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Posts Tagged ‘Melian Dialogue’

What’s the key lesson of the Melian Dialogue? The dominant tradition has been some sort of variant on Crude Realism, from the perspective of the would-be superior power: justice only between equals, we the strong have the right to dictate and you the weak must comply, and forget all this nonsense about hope. The usual response, from those who reject such a worldview and/or, perhaps more significantly, aren’t in any position to pursue it, is to question and reject the Athenian logic, by detaching it from the authority of Thucydides and pointing to the consequences of their attitude. But of course it is also possible to be one of the Weak and nevertheless accept the logic of the Strong; like the prisoner in Life of Brian who praises the Romans for their strict approach to crime and punishment, or the cow at the Restaurant at the End of the Universe, there are those who fully accept the right of others to dictate terms and exact obedience. (more…)

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In a second-hand bookshop in Salisbury, in the year 1965 in the Fourth Age of Middle Earth, there was once a Book.* There were of course many other books there, but only this one merited the capital letter: The Fifth Book of Thucydides, edited with a short introduction and notes by C.E. Graves, MA, Fellow and late Classics Lecturer of St John’s College, Cambridge, and published by Macmillan & Co. of London in 1891 (reprinted 1899, 1908).** History does not record why Zillah Shelling chose to leaf through this particular book, but she did so, and was struck by a series of curious annotations in an unknown script that a former owner had added to the pages, including one long one at the very back, as well as by one of the names written on the flyleaf: J.R.R. Tolkien. (more…)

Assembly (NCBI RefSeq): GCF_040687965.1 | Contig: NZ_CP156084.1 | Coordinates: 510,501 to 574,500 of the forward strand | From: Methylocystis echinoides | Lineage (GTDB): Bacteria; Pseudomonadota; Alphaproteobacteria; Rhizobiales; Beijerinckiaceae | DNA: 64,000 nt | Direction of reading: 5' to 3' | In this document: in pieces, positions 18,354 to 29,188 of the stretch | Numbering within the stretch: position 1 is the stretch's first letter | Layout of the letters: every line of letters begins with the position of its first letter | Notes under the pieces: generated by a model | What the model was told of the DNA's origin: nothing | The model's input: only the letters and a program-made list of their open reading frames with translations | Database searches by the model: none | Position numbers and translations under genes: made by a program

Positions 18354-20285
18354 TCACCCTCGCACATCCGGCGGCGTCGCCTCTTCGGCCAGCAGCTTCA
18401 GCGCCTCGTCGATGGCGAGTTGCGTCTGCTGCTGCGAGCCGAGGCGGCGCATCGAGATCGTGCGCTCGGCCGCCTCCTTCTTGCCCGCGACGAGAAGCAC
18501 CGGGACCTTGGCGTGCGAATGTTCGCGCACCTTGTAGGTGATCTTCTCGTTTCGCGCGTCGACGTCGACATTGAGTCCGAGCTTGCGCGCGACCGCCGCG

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If what you have is a hammer, everything looks like a nail. If what you have is a copy of Thucydides, everything looks like the Melian Dialogue.

Sometimes, this is a great advantage: Thucydides offers a way – definitely not the only way – of seeing new connections between things, and asking new questions through a process of comparison and contrast. This was the way things turned out at Queen Elizabeth School, Crediton, yesterday, where Lynette Mitchell and I were running our first pilot session with Hattie Andrews from The Politics Project; the students had great fun playing what’s become known as the Peg Game – basically, the Peloponnesian War considered as Rock, Paper, Scissors – which then led perfectly into consideration of different examples of unequal power relationships, setting things up for next week’s exploration of the Melian Dilemma choose-your-own-adventure game. The only thing we could have asked for was an extra twenty minutes for discussion. (more…)

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…restraint impresses men most. Not Thucydides but attributed to him e.g. by former Secretary of State Colin Powell, but it does, as Tim Rood has pointed out, bear a certain resemblance to Nicias’ claim, in the Sicilian Debate, that it’s better to be feared from a distance for what you might do than to put it into action and be found wanting. This directly contradicts the claim of the Athenians in the Melian Dialogue that if they don’t crush the Melians they will be thought weak by enemies and potentially rebellious subjects, and it’s in that context that I’m thinking about this, as – inevitably – no sooner have I developed a full version of The Melian Dilemma game then I start tinkering with it. (more…)